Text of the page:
Where does vanilla flavoring come from? The real reason behind the viral TikTok claim about beavers and castoreum
Does the taste of vanilla in your food and drink come from beaver hips?
The popular TikTok practice makes rounds too – and this one does not have people learning complex dances, but spitting out their vanilla lattes.
It all started when user Sloowmoee posted a video in which he told people to make a film for their reaction before and after the cast “Where does vanilla taste come from?” In the video, Sloowmoee drinks a lot of vanilla latte before asking the question, looking shocked and shouting “no more vanilla!” It showed hundreds of other clips of people doing the same while searching this query posted on Google.
So where does the vanilla flavor come from?
Yes, if you google the question, one of the top-level results is the National Geographic article from 2013 entitled “Beaver buttocks release goo used for vanilla flavor”.
Not surprisingly, this trend is quite widespread, like you know some TikTok’s goes viral.
This article explains how a chemical compound called castoreum can be used to flavor vanilla.
Castoreum is produced in beavers ’castor bags, located between the skin and the base of the tail, and yes, near the **** glands.
Something like brown slime has a sweet, vanilla-like aroma, thanks to the food of beavers bark and leaves.
Castoreum, which is produced by beavers, can be used as a vanilla flavor.
Beavers use these secretions to mark their territory, but it can also be “milked” from anesthetized beavers and used as a fragrance for food and perfume.
The US Food and Drinks Administration lists castoreum as a “commonly considered safe” supplement. Manufacturers have been using food and perfume for at least 80 years, according to a 2007 study by the International Journal of Toxicology.
However, you do not need to worry, because you probably never installed anything.
Why? Partly because it is not kosher, and partly because it is hard to find in large quantities. It is still used in some candles and perfumes, but it has probably never been eaten or drunk.
What is the origin of the flavor of vanilla in food and drink?
The answer is not very appealing – but very interesting – to both people and beavers.
Most vanilla flavoring in food and beverages is now made with the original synthetic form of vanillin. The synthetic form of vanillin – a living substance found in vanilla beans, which gives vanilla its flavor – is now used more often than natural extracts. Artificial vanillin is made from guaiacol – a fragrant oil commonly found in guaiacum or wood creosote – or lignin, found in the bark.
Castoreum “is a high-quality, old-fashioned word… representing all the strange, dirty, and perverse things they do to your diet,” says Nadia Bernstein, a historian who wrote on the subject of Vice. But what is that substance and why is it used? Bernstein wrote in 2018 that castoreum comes from castor bags near the **** glands, and “yellow oil-containing liquid in castors derives its aroma from plant chemicals concentrated in the beavers’ wild food. Mainly herbs are made with beaver. ”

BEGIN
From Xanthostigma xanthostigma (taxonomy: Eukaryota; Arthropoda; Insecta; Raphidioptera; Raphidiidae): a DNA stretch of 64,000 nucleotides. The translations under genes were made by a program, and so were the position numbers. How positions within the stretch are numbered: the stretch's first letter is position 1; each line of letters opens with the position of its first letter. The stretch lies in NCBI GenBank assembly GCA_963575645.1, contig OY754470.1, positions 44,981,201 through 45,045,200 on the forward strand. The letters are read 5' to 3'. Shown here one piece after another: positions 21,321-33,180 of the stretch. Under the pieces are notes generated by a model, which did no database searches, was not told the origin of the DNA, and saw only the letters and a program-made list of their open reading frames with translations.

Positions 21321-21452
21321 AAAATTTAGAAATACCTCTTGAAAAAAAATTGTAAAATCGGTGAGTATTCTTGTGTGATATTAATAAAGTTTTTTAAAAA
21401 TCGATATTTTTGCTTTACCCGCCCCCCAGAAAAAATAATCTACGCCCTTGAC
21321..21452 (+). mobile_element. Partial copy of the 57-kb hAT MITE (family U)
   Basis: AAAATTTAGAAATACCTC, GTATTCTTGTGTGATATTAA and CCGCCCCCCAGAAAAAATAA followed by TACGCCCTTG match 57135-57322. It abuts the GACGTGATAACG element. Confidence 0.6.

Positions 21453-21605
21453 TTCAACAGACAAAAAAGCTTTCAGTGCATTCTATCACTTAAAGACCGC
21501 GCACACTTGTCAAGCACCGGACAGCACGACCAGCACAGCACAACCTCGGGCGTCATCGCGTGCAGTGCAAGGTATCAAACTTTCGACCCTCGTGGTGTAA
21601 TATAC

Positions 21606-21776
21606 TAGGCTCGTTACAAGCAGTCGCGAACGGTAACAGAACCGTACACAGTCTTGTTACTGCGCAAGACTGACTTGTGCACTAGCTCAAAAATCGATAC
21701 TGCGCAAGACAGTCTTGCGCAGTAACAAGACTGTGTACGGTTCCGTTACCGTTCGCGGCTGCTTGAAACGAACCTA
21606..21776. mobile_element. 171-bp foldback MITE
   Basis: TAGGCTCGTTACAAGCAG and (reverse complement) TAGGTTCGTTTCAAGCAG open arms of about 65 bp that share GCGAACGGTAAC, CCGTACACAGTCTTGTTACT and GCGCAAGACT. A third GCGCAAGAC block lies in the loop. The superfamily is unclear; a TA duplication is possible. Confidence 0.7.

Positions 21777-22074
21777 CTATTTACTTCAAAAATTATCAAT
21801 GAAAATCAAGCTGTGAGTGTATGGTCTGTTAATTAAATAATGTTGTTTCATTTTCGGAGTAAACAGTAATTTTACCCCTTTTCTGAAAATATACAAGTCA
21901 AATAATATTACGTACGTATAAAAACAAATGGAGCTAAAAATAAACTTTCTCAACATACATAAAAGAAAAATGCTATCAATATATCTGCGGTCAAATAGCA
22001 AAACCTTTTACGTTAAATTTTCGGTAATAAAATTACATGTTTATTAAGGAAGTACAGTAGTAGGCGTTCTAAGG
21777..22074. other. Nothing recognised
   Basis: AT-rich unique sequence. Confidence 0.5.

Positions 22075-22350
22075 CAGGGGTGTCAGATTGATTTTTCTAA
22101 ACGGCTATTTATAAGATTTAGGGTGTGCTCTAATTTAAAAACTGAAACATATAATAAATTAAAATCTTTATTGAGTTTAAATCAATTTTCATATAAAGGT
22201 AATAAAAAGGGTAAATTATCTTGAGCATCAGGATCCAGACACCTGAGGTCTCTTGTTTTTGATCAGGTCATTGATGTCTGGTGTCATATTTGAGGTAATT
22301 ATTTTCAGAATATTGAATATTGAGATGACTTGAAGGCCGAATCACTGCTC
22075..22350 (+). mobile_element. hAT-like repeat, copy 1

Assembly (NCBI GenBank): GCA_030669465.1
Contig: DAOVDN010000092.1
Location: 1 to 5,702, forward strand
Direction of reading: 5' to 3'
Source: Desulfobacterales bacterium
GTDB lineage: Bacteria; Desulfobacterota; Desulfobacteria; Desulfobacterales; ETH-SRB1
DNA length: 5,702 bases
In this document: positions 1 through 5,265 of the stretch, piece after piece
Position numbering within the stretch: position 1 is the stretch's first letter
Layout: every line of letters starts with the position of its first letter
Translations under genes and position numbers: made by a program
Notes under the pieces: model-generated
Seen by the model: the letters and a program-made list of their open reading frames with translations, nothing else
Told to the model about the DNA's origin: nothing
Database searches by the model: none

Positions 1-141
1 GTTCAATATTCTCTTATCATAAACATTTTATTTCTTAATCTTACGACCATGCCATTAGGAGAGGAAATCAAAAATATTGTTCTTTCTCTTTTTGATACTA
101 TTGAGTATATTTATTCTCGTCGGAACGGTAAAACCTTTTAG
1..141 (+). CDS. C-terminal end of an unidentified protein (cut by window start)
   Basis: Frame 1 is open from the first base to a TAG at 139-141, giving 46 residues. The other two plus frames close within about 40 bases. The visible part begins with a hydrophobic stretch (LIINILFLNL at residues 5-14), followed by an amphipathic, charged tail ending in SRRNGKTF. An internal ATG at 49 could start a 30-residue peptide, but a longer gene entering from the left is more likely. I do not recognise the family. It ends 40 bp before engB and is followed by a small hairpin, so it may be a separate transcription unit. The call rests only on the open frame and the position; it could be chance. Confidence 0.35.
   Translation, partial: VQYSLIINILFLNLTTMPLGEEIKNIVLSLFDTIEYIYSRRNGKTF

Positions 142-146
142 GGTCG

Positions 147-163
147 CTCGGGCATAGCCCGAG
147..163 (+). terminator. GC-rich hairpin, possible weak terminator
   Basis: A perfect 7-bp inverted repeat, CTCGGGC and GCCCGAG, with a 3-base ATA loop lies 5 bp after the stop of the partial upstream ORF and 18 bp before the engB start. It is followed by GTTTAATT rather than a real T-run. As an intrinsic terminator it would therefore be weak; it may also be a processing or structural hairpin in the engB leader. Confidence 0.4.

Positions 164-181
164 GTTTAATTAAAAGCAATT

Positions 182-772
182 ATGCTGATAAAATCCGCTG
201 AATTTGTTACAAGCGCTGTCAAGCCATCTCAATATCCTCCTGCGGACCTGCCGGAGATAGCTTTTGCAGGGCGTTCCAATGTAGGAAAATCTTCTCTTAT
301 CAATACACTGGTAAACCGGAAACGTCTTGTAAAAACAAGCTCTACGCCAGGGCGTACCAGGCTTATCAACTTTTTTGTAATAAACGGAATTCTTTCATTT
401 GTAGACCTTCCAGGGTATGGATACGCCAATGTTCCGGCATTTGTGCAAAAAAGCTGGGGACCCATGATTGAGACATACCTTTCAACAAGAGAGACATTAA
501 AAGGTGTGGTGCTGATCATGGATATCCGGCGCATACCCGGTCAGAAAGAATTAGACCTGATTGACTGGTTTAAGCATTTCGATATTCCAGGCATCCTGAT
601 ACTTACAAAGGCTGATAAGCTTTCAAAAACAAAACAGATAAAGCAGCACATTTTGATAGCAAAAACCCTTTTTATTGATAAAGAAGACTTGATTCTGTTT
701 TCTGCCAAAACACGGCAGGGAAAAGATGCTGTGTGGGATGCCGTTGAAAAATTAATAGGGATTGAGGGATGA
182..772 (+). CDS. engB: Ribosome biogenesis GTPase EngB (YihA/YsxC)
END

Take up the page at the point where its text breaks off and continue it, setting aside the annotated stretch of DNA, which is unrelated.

When you see, he smelled a beaver that sounded like a bad idea, Joanne Crawford, a wildlife biologist at Southern Illinois University, told National Geographic: “I’m raising an animal’s tail. I’m like, ‘Get down there, and stick your nose next to its lump.’ People think I’m a nut. I tell them, ‘Oh, but beavers; it smells really good. ’”
According to National Geographic, because castoreum is hard to buy – beavers were killed and their castor bags are “milked” – they are not widely used in food today.
“It is very rare when you find vanilla that is the extraction of beavers secretions in any of your meals today. This type is mainly used in perfumes and cosmetics, ”reports the Natural Force.
The Real Reason for Stopping it and why We use Natural Castoreum for food and drink is,
In the early 20th century, castoreum was used by flavor makers and perfumers, and by the 1960s, castoreum was a staple of beverages, cakes, ice cream, candy, and chewing gum, Bernstein wrote in his Vice essay. Tobacco companies such as Phillip Morris and Camel spray their cigarettes with dry castoreum to give them a more fragrant aroma.
The amount used in flavors such as strawberry and vanilla has been overlooked, aimed at enhancing rather than flavoring, according to Bernstein. Castoreum has never been used as the main ingredient but has helped to bring depth to the flavors found in food.
In time, however, the natural castoreum was replaced with artificial materials because it was not kosher. Bernstein said, “If food companies want to get rabbinical approval, any traces of castoreum in taste should be dismissed.”